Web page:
(Bloomberg) -- Colombian assets are rallying due to the nation’s stable economy, not because investors are betting that social reforms will be blocked by congress, Finance Minister Ricardo Bonilla said. 

Colombia’s stocks, bonds and peso all surged in recent days as allegations of wiretapping and illegal campaign financing embroil the leftist government of President Gustavo Petro. However, the rally predates the scandal, Bonilla said in a phone interview. 

“The market is supporting us, but not because the government is weak,” Bonilla said. 

Analysts at Barclays Plc., Banco Bilbao Vizcaya Argentaria SA, Wells Fargo & Co. and XP Investments US LLC. have all said that Petro’s political difficulties are bullish for Colombia. 

The peso extended its rally in early trading on Wednesday, appreciating to 4,186 per dollar at 9 a.m. in Bogota, its strongest level since August.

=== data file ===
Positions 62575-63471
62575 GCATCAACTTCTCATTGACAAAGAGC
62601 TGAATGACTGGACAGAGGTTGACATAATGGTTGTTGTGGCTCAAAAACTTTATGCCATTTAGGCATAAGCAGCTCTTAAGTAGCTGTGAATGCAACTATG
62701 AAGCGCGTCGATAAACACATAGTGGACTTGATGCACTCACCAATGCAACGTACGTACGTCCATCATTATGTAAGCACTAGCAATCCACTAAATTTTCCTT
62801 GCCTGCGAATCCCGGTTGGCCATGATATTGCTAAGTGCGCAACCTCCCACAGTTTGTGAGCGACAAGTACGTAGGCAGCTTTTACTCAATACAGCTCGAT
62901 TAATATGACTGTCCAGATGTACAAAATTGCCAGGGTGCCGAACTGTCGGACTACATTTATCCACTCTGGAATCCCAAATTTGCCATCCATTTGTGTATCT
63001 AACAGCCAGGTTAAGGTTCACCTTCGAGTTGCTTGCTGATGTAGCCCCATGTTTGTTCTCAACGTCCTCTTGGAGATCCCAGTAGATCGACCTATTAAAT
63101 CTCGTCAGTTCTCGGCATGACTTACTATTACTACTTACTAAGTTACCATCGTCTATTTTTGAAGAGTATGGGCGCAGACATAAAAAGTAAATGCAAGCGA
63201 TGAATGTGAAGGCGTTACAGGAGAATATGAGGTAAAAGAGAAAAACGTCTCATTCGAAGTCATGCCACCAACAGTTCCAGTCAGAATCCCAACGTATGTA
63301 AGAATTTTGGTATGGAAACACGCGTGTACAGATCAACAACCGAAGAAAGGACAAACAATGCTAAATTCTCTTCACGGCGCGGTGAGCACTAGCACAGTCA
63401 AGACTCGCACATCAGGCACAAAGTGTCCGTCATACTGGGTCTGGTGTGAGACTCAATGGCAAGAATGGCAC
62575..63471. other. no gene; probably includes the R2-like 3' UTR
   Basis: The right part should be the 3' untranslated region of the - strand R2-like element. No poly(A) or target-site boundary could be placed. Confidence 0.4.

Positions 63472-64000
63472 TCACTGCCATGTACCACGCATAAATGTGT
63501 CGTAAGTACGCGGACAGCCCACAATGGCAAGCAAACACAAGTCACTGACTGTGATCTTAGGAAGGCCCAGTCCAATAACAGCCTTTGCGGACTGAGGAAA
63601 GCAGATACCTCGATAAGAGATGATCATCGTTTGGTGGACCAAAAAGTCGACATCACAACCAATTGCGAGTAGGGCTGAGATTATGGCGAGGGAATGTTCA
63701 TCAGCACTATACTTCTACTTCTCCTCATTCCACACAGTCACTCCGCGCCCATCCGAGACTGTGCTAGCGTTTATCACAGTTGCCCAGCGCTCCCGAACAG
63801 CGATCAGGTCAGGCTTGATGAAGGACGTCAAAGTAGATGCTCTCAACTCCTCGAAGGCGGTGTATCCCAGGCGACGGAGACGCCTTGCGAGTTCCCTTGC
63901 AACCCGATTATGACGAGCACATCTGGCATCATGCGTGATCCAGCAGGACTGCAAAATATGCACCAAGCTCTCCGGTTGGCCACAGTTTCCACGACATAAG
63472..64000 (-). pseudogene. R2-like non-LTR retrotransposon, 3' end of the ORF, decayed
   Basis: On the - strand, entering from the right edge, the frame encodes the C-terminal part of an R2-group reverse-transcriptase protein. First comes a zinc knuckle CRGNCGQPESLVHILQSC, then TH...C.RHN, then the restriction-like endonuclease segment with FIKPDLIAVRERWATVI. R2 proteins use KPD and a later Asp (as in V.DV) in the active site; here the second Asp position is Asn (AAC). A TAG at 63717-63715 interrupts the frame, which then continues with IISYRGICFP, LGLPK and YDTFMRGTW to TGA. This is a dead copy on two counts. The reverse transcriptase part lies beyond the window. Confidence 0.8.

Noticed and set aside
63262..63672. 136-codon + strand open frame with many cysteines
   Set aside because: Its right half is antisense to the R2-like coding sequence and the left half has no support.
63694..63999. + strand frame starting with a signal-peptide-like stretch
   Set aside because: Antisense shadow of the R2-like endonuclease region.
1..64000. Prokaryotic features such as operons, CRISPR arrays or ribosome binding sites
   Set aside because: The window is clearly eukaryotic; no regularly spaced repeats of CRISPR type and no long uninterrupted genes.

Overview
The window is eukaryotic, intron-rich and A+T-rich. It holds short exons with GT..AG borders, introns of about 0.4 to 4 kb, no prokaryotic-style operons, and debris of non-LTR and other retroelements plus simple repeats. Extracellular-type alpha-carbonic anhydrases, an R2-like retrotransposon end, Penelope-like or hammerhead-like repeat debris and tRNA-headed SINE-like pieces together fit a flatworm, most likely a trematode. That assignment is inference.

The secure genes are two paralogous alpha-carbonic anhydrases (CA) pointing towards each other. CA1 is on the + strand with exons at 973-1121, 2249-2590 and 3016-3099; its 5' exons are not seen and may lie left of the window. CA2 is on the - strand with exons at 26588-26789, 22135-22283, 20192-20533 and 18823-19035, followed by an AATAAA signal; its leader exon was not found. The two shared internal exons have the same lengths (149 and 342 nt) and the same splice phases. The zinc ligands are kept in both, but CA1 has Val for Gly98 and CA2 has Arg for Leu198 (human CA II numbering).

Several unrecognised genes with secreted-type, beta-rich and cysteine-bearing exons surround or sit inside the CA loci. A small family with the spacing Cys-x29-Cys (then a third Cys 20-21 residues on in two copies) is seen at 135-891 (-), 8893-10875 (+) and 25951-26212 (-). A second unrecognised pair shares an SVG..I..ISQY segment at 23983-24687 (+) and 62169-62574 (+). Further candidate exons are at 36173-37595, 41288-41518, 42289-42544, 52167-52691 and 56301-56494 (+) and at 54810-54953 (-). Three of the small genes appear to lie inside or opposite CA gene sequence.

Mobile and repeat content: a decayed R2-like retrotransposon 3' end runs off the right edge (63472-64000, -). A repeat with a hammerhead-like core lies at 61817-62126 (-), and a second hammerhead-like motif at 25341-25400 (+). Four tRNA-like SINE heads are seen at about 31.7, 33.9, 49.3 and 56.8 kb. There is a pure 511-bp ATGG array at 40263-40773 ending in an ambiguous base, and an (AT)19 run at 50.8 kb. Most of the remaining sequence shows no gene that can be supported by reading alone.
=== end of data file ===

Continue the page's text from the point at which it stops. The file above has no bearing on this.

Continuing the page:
Colombia’s message of economic stability has provided calm to financial markets, and investors have responded by accepting lower yields in local bond sales offered by the government, Bonilla said. 

The government-promoted reforms aren’t stalled in any case, but are advancing in congress with debates scheduled for the health and the pension bills over the coming days, he added. 

Fears about the future of the oil sector are unfounded, as the companies continue to explore, he said. Even though the government hasn’t awarded new exploration licenses, there have been recent gas discoveries in blocs that had already been awarded, he said. 

Read more: Leftist Colombian Leader Delivers the Paralysis Investors Want

Barclays strategists Alejandro Arreaza, Sebastian Vargas and Badr El Moutawakil on Wednesday upgraded their recommendation on Colombia’s dollar debt to overweight from market weight, and recommended buying Ecopetrol bonds maturing in 2030 as Petro loses political support and economic fundamentals improve.

Brendan McKenna, a currency strategist at Wells Fargo, said that if Petro’s reform agenda can’t be implemented “that takes a lot of political risk off the currency.”

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